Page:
The Western Balkan region loses up to 18 percent of gross domestic product due to the gender gap in the labour market, the World Bank warns.
Girls and women in the region, although better educated than before, still do not participate equally in the labour market, and even when they do, they are more likely to be employed in poorly-paid low-skilled jobs.
During the workshop, “Unleashing Economic Growth Potential in the Western Balkans By Improving Equity and Gender Equality in Access to Economic Opportunities”, government officials from the six Western Balkan countries joined the World Bank experts and representatives from international organizations to discuss the economic and social costs of excluding women. Also discussed were the benefits of promoting equality in entrepreneurship and access to the labor market, as well as monitoring and evaluation of progress on gender issues.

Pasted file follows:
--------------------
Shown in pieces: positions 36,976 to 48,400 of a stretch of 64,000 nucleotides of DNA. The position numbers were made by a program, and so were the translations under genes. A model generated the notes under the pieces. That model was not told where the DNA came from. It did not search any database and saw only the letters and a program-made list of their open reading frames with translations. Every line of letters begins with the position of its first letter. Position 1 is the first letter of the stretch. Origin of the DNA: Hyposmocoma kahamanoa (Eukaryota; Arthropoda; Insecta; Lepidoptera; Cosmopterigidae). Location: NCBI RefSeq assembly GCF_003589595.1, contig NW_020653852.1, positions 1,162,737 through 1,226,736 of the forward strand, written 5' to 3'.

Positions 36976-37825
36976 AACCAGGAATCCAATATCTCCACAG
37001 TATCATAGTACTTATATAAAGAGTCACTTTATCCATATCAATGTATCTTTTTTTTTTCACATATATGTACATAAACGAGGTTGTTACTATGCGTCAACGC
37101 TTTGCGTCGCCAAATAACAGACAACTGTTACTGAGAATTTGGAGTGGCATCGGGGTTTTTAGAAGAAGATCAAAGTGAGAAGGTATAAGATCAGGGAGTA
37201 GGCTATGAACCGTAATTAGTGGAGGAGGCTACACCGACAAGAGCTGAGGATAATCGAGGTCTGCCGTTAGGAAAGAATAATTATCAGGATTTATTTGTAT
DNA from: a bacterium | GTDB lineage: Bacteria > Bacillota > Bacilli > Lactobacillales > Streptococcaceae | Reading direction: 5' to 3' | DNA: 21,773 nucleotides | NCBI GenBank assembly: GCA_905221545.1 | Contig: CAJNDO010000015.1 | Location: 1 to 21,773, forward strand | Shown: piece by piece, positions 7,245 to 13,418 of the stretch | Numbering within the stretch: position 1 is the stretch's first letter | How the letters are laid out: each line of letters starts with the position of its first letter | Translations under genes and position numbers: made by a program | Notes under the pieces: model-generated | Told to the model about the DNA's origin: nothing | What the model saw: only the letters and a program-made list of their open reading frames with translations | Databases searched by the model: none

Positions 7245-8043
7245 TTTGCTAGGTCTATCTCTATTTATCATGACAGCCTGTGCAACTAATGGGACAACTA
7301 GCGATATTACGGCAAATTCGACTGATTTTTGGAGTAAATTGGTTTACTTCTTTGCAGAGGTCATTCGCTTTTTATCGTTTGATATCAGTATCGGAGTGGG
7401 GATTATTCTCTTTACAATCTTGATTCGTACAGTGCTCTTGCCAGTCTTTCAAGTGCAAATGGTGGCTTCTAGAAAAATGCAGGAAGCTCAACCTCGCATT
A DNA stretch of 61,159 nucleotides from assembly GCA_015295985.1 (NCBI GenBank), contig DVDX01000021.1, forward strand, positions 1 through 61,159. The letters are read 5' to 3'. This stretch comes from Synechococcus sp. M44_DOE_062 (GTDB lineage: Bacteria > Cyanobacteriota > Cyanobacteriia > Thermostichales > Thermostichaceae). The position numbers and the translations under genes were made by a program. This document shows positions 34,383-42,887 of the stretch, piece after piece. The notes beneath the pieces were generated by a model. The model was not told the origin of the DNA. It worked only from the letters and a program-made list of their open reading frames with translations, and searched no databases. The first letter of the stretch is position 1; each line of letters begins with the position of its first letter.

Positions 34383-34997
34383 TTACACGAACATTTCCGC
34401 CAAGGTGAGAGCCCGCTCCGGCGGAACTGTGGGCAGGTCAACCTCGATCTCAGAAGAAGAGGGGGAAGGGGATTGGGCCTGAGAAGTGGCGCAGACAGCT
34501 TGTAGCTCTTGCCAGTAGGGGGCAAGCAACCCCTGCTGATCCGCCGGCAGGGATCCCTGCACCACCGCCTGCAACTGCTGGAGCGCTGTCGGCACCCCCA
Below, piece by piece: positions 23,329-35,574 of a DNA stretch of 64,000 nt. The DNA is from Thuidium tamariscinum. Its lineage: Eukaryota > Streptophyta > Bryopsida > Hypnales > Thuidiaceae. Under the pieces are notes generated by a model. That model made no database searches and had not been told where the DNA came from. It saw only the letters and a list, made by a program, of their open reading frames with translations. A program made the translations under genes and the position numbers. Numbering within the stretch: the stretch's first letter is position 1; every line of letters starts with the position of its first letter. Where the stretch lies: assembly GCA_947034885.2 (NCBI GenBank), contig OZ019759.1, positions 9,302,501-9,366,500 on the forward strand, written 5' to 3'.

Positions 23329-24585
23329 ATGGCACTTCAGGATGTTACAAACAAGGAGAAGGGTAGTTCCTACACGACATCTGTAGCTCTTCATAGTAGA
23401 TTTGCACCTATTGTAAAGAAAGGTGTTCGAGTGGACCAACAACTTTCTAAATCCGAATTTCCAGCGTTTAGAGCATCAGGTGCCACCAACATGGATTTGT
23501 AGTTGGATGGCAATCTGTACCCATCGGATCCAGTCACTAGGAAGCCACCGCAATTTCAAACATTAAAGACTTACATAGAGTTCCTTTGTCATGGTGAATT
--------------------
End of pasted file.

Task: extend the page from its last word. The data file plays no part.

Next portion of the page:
The WB’s Country Director for the Western Balkans Region, Linda Van Gelder says that “an increase in possibilities for women in the Western Balkans has a key importance for the regional growth, development and joining the EU.”
The World Bank’s Communiqué confirms a commitment to gender and equity that is aligned with ongoing efforts to strengthen regional cooperation in the Western Balkans and address common challenges. These efforts will include peer-to-peer exchanges and a mutually-agreed monitoring of progress.
These commitments are in line with Sustainable Development Goal Five to achieve gender equality and empower all women and girls, as well as Chapter 19 and Chapter 23 of the European Union’s (EU) Acquis Communautaire on Employment and Fundamental Rights and Access to Justice. All six Western Balkan countries are considered Candidate Countries or Potential Candidate Countries on their path towards EU accession.
This post is also available in: Italiano